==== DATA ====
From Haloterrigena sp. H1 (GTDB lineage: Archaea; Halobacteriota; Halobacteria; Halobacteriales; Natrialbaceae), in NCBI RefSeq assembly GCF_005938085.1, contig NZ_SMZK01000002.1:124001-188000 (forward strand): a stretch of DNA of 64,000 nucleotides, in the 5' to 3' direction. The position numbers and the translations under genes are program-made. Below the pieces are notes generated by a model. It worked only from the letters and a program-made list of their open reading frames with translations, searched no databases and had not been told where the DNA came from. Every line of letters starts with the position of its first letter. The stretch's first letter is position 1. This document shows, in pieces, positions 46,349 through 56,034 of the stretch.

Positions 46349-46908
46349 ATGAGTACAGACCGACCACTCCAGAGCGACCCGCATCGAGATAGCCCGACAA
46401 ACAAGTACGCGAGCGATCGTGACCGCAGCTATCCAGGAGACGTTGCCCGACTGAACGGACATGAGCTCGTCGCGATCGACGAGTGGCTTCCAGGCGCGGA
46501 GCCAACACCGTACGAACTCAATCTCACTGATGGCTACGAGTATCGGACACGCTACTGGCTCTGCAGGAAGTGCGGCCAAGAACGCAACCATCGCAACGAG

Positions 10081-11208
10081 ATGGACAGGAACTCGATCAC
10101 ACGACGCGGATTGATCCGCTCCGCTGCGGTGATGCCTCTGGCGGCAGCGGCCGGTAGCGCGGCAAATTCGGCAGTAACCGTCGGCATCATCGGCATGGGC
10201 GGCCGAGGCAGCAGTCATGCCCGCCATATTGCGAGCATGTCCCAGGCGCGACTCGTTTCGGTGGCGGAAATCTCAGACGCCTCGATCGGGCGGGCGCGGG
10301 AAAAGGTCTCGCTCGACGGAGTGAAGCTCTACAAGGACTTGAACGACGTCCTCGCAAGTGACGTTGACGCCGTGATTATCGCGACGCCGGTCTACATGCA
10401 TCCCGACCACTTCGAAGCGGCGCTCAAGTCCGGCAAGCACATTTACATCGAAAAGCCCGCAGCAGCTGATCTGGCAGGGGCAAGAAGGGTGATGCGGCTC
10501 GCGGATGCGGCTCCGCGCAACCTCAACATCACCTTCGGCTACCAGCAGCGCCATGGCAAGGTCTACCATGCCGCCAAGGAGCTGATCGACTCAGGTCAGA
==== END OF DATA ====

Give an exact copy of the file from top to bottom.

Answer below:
From Haloterrigena sp. H1 (GTDB lineage: Archaea; Halobacteriota; Halobacteria; Halobacteriales; Natrialbaceae), in NCBI RefSeq assembly GCF_005938085.1, contig NZ_SMZK01000002.1:124001-188000 (forward strand): a stretch of DNA of 64,000 nucleotides, in the 5' to 3' direction. The position numbers and the translations under genes are program-made. Below the pieces are notes generated by a model. It worked only from the letters and a program-made list of their open reading frames with translations, searched no databases and had not been told where the DNA came from. Every line of letters starts with the position of its first letter. The stretch's first letter is position 1. This document shows, in pieces, positions 46,349 through 56,034 of the stretch.

Positions 46349-46908
46349 ATGAGTACAGACCGACCACTCCAGAGCGACCCGCATCGAGATAGCCCGACAA
46401 ACAAGTACGCGAGCGATCGTGACCGCAGCTATCCAGGAGACGTTGCCCGACTGAACGGACATGAGCTCGTCGCGATCGACGAGTGGCTTCCAGGCGCGGA
46501 GCCAACACCGTACGAACTCAATCTCACTGATGGCTACGAGTATCGGACACGCTACTGGCTCTGCAGGAAGTGCGGCCAAGAACGCAACCATCGCAACGAG

Positions 10081-11208
10081 ATGGACAGGAACTCGATCAC
10101 ACGACGCGGATTGATCCGCTCCGCTGCGGTGATGCCTCTGGCGGCAGCGGCCGGTAGCGCGGCAAATTCGGCAGTAACCGTCGGCATCATCGGCATGGGC
10201 GGCCGAGGCAGCAGTCATGCCCGCCATATTGCGAGCATGTCCCAGGCGCGACTCGTTTCGGTGGCGGAAATCTCAGACGCCTCGATCGGGCGGGCGCGGG
10301 AAAAGGTCTCGCTCGACGGAGTGAAGCTCTACAAGGACTTGAACGACGTCCTCGCAAGTGACGTTGACGCCGTGATTATCGCGACGCCGGTCTACATGCA
10401 TCCCGACCACTTCGAAGCGGCGCTCAAGTCCGGCAAGCACATTTACATCGAAAAGCCCGCAGCAGCTGATCTGGCAGGGGCAAGAAGGGTGATGCGGCTC
10501 GCGGATGCGGCTCCGCGCAACCTCAACATCACCTTCGGCTACCAGCAGCGCCATGGCAAGGTCTACCATGCCGCCAAGGAGCTGATCGACTCAGGTCAGA